Forty secondary schools started using new mathematics e-learning programs to boost students’ mathematics ability and to determine if e-learning should be incorporated into mathematics lessons nationwide.

“Boosting mathematics skills and critical thinking is essential in today’s modern world. Computer technologies can complement regular classroom teaching in a way that can bring everyone up to international levels in an individual way,” said Asian Development Bank’s (ADB) South Asia Department Director Sungsup Ra.

Under a $ 725,000 grant, ADB has translated the mathematics e-learning programs of Khan Academy and Math-Cloud into Sinhala.

These will be used in 20 schools each as part of daily a mathematics lessons on a six month trial basis through to the end of 2014. Student performance will then be assessed to determine how effective the programs were in boosting students’ mathematics achievement and confidence.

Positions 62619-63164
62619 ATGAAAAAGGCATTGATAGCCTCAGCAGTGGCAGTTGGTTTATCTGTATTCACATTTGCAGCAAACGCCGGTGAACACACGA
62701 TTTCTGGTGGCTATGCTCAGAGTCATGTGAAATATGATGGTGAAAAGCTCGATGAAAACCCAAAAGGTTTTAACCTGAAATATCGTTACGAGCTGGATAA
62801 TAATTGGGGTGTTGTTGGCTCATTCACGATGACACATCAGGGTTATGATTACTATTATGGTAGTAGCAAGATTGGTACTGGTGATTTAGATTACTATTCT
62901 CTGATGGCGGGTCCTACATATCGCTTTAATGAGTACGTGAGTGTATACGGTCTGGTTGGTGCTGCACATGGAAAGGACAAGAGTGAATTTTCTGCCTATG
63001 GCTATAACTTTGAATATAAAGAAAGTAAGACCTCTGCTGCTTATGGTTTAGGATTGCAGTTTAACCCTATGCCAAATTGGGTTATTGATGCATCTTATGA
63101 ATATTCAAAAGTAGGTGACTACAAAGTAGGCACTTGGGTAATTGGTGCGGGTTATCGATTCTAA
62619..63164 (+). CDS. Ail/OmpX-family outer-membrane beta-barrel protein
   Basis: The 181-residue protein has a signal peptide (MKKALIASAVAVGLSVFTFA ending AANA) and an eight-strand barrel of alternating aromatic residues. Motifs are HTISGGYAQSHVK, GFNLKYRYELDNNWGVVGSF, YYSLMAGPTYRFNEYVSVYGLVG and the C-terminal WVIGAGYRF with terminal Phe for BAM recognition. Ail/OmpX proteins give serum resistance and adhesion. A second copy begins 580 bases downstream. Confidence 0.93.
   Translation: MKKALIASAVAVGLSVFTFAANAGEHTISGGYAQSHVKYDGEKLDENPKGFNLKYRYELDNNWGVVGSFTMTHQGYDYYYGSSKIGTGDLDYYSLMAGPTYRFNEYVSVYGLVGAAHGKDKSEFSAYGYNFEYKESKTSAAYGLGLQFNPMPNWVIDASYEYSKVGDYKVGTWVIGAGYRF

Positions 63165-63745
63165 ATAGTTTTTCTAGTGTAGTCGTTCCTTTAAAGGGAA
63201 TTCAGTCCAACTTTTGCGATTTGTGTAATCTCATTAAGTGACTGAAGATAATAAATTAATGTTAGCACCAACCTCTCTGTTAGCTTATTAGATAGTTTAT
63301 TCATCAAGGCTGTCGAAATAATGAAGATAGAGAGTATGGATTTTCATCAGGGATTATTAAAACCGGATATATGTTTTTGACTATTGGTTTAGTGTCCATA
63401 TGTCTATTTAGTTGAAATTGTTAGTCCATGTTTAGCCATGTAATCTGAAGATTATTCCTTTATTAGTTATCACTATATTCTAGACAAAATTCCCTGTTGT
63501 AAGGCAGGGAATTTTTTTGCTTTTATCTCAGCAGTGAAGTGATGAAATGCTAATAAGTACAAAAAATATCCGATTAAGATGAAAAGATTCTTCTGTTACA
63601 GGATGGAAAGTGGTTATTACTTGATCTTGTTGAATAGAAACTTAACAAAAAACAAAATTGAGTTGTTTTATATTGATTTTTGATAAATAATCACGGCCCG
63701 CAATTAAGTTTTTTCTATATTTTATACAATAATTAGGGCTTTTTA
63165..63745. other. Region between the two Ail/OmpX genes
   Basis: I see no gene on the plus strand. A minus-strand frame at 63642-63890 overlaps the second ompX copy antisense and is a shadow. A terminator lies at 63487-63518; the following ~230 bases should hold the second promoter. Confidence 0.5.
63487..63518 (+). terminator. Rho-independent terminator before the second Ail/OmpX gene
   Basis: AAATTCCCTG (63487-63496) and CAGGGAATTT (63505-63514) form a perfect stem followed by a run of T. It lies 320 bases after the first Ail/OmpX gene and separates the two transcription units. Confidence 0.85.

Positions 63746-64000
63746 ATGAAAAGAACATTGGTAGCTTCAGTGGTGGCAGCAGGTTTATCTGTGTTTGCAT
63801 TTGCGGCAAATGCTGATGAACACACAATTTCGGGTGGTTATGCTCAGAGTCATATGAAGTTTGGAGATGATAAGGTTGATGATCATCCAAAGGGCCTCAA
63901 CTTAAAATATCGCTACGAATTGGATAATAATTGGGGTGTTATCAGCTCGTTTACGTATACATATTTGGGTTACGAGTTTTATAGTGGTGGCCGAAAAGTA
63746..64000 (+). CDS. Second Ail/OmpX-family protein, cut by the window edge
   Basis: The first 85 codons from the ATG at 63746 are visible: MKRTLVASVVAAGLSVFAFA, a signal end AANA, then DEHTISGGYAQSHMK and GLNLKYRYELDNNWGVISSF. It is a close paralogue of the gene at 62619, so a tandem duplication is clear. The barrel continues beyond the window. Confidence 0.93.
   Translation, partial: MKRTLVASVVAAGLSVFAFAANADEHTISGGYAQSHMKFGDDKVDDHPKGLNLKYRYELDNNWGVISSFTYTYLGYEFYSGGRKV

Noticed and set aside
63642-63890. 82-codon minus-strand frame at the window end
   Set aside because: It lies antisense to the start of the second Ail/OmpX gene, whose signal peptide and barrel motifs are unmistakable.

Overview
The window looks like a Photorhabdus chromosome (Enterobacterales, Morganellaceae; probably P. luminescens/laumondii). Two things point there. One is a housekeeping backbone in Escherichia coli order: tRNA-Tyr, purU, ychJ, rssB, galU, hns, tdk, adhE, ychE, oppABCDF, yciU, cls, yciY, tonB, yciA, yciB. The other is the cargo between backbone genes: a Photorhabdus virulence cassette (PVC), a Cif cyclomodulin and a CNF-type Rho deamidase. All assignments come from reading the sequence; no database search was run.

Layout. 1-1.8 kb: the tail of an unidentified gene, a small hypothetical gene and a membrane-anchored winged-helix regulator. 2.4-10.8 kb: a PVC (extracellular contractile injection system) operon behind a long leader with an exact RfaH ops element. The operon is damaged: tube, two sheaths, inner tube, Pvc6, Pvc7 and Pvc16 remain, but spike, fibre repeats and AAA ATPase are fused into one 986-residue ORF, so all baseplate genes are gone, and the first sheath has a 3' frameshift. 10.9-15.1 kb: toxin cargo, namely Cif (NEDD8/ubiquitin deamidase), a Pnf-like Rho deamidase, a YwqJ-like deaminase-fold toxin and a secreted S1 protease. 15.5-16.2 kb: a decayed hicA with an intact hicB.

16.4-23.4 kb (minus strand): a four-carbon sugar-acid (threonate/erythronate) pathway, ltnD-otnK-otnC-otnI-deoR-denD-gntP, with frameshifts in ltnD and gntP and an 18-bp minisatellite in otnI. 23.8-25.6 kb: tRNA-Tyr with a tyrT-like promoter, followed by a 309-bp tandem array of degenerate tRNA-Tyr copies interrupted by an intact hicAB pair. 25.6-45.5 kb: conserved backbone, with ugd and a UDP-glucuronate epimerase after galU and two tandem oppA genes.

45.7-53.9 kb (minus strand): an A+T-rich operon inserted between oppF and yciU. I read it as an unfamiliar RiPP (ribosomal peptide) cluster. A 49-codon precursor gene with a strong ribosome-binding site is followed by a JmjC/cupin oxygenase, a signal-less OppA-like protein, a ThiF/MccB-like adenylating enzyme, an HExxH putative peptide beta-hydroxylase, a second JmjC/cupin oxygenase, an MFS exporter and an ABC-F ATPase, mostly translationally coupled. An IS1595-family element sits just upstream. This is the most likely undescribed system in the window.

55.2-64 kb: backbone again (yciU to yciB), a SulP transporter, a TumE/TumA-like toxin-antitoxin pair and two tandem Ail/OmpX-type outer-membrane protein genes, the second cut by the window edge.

In many developing countries, the quality of education suffers due to weak teacher training, inadequate school facilities and equipment, and outdated curricula.

Although many governments in Asia see the value of introducing information communication technologies into schools, the focus has largely concentrated on providing computers and other hardware, rather than the software and computer programs needed to make use of them. The result is that many students in the region leave school with an education that is ill-fitted to a modern global economy.

In Sri Lanka, around half of 16year olds have to retake the exams necessary to advance to their last two years of schooling. The government has been working to find ways of improving the quality of mathematics education in the country’s 9,905 schools, including introducing more software-based platforms to promote more dynamic learning and teaching.

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